"Substantial toxicity of this drug combination has spurred interest in alternative antimicrobials, as well as local forms of drug delivery. At this time, however, no therapeutic approach is curative of ocular toxoplasmosis  "
[Show abstract][Hide abstract] ABSTRACT: Infection with the protozoan Toxoplasma gondii is one of the most frequent parasitic infections worldwide and the common infection of the retina in the general population. We describe a case report of a chorioretinitis in an immunocompetent 8-year-old patient as a consequence of a underdiagnosed neonatal toxoplasmosis. The boy was successfully managed with pyrimethamine and sulfadiazine. The present case we would like to empathize the importance of considering toxoplasma gondii as a possible cause of chorioretinitis in children living in developed countries and we provide a detailed reviewed of the literature about treatment of Toxoplasma gondii infection.
Asian Pacific Journal of Tropical Disease 08/2014; 4(4):323–328. DOI:10.1016/S2222-1808(14)60582-X
"Ocular manifestations associated with toxoplasmosis may be caused by an active infection or an immunologic reaction in the absence of any infectious agent.1 Our case presented with CRAO with optic disc involvement and multifocal retinitis with perivascular sheathing as a primary manifestation, in contrast to cases with this condition diagnosed as a secondary manifestation to preexisting retinochoroiditis. "
[Show abstract][Hide abstract] ABSTRACT: Central retinal artery occlusion (CRAO) and multifocal retinitis with perivascular sheathing are rare in ocular toxoplasmosis. We report a case of toxoplasmic CRAO and multifocal retinitis with perivascular sheathing. A healthy 83-year-old male developed left panuveitis. Funduscopic examination of the left eye showed a swollen optic disc and sheathing of the retinal artery with a dense vitreous haze and a white retinal lesion. Serum anti-toxoplasma antibodies were positive in a latex agglutination assay. Vitrectomy was performed to improve visualization of the retinal lesions and for examination of causative microorganisms. A postoperative fundus examination revealed CRAO with optic disc involvement and multifocal retinitis with perivascular sheathing. Qualitative multiplex polymerase chain reaction detected the Toxoplasma gondii B1 gene in ocular fluid from both the aqueous and vitreous humor. The presumed diagnosis of ocular toxoplasmosis was made and treatment was started with prednisone and acetylspiramycin with subsequent improvement. Two months later, the patient developed active retinochoroiditis in the left eye. After 6 weeks of anti-toxoplasma therapy, the disease involuted. Retinal vascular occlusions and multifocal retinitis with perivascular sheathing are rare in toxoplasmosis. This is the first case report of toxoplasmic CRAO and multifocal retinitis with perivascular sheathing. The diagnosis of ocular toxoplasmosis should be considered in patients with retinal artery occlusions and multifocal retinitis with perivascular sheathing associated with inflammation.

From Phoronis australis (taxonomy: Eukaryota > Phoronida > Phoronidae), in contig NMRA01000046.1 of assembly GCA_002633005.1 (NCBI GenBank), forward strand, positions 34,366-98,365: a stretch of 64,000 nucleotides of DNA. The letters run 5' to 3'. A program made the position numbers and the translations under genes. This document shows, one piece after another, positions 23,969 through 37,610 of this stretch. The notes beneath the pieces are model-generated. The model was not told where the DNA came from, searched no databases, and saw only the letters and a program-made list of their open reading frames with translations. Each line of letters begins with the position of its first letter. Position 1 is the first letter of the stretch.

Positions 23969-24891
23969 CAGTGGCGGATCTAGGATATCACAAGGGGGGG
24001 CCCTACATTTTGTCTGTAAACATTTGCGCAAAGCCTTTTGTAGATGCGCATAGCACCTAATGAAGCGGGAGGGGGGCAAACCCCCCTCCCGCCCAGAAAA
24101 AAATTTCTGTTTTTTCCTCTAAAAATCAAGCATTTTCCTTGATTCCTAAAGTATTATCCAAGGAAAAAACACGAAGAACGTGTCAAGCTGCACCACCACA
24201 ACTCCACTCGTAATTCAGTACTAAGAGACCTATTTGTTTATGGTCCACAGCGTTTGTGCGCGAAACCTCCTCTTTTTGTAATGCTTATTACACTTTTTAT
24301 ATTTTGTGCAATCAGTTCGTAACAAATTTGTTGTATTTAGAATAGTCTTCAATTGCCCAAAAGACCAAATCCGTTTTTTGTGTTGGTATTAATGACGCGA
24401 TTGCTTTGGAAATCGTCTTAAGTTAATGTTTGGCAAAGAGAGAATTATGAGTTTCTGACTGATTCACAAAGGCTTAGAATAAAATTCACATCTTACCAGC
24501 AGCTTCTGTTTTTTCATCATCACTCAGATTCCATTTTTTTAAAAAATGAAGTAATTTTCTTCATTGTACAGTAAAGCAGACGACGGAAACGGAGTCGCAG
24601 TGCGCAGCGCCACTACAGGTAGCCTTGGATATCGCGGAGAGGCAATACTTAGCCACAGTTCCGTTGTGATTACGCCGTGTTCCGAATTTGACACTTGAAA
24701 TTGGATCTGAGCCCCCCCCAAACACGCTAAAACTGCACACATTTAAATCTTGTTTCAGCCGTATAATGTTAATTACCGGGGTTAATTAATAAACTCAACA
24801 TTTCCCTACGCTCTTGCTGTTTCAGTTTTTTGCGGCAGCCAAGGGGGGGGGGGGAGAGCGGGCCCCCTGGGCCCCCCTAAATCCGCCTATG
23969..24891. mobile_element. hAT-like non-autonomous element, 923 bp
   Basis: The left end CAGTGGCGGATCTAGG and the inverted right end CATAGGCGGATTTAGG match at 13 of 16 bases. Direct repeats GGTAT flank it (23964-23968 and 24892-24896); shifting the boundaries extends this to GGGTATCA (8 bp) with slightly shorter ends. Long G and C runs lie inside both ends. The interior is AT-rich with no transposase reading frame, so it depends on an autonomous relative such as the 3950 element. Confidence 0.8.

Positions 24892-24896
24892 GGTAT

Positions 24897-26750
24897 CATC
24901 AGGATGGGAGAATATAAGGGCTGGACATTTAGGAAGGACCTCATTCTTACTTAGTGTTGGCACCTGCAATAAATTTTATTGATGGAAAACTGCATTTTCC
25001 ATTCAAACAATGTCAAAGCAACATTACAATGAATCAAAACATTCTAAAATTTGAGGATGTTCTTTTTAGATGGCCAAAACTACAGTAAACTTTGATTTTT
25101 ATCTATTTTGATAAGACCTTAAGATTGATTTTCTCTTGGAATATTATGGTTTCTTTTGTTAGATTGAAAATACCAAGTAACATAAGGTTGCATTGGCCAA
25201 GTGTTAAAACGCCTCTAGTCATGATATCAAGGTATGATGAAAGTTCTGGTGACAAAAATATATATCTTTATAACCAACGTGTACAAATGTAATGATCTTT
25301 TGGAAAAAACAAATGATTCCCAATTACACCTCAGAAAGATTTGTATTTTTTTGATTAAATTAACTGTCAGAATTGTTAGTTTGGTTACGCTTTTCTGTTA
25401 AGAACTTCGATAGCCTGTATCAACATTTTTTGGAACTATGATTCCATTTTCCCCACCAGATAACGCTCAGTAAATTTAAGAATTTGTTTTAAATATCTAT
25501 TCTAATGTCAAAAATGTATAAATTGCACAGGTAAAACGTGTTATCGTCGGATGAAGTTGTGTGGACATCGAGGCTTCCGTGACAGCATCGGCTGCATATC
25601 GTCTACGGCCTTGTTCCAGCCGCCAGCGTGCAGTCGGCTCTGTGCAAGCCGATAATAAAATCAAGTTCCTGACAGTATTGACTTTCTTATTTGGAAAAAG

"Due to the very limited access to ocular tissue, pathophysiological studies on humans are rare. Some post-mortem examinations described histopathological features (Butler et al., 2013), but immunological investigations usually looked at immune mediators in the peripheral blood or genetic markers (see below). Therefore, we assessed cytokine concentrations in aqueous humor, taken by puncture at the same time as the diagnosis, as ocular fluids are the most reliable samples to test for the presence of Toxoplasma DNA and/or local specific antibody production (Villard et al., 2003). "
[Show abstract][Hide abstract] ABSTRACT: Retinal lesions or other ocular manifestations are serious consequences of infection with the protozoan parasite Toxoplasma gondii. Whilst classically considered a consequence of congenital transmission, recent screening studies estimated that 2% of T. gondii seropositive persons in Europe and North America have retinal lesions, most of them persisting unnoticed. The situation is more dramatic in South America, probably due to the predominance of virulent strains. Some of these strains seem to exhibit ocular or neuronal tropism and are responsible for severe ocular lesions. Despite the medical importance, the physiopathological mechanisms have only recently begun to be elucidated. The particular immune-privileged situation in the eye has to be considered. Studies on French patients showed low or undetectable ocular parasite loads, but a clear Th1/Th17 type immune reaction. Suitable mouse models have appeared in the last few years. Using such a model, IL-17A proved to impair parasite control and induce pathology. In contrast, in South American patients, the parasite seems to be much less efficiently controlled through a Th2 type or suppressive immune response that favors parasite replication. Finally, several host genetic markers controlling immune response factors have been associated with ocular involvement of T. gondii infection, mainly in South America.
International journal for parasitology 11/2013; 44(2). DOI:10.1016/j.ijpara.2013.09.007 · 3.87 Impact Factor
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